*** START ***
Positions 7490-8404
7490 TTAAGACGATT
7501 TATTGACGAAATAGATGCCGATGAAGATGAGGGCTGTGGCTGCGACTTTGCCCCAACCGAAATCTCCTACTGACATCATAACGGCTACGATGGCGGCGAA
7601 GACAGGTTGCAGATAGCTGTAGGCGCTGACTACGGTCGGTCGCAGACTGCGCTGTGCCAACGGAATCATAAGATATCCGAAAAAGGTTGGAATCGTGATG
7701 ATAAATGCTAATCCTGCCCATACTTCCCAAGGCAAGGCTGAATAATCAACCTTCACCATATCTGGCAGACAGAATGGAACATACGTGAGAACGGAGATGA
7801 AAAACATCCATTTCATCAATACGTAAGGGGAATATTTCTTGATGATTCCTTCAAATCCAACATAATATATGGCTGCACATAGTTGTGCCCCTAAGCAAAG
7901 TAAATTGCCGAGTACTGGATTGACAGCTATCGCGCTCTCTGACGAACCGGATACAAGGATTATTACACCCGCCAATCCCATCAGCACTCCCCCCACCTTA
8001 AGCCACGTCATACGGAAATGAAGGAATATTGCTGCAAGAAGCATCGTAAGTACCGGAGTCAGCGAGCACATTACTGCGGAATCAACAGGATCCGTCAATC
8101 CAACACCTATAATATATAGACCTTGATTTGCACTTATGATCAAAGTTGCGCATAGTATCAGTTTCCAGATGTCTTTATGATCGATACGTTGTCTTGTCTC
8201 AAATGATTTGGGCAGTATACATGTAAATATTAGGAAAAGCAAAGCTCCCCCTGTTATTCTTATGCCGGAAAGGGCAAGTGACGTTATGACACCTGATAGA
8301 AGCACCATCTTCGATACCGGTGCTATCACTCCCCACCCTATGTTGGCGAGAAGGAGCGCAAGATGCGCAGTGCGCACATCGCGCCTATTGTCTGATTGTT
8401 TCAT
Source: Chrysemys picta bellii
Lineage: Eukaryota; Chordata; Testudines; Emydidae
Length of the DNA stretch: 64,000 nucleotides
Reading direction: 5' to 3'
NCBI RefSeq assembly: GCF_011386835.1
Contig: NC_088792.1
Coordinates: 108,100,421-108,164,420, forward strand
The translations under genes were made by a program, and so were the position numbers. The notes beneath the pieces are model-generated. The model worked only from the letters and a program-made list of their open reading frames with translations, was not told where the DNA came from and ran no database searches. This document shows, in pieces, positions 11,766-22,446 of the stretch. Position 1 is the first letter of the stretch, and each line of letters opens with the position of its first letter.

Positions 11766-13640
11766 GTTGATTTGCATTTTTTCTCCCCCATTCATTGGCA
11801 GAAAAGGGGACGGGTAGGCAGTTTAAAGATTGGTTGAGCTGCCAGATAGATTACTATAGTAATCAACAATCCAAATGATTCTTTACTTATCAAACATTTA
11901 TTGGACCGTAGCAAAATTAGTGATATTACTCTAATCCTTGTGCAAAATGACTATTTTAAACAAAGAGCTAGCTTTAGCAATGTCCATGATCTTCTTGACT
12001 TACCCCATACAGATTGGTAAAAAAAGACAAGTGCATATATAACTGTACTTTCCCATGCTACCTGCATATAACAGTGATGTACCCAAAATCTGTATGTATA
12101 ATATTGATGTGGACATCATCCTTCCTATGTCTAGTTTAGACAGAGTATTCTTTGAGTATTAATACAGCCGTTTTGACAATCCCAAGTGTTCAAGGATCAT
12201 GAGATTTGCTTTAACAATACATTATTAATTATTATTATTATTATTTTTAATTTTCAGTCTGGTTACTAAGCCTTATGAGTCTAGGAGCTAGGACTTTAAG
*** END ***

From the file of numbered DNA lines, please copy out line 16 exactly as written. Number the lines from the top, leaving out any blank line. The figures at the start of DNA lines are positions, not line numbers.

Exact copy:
Reading direction: 5' to 3'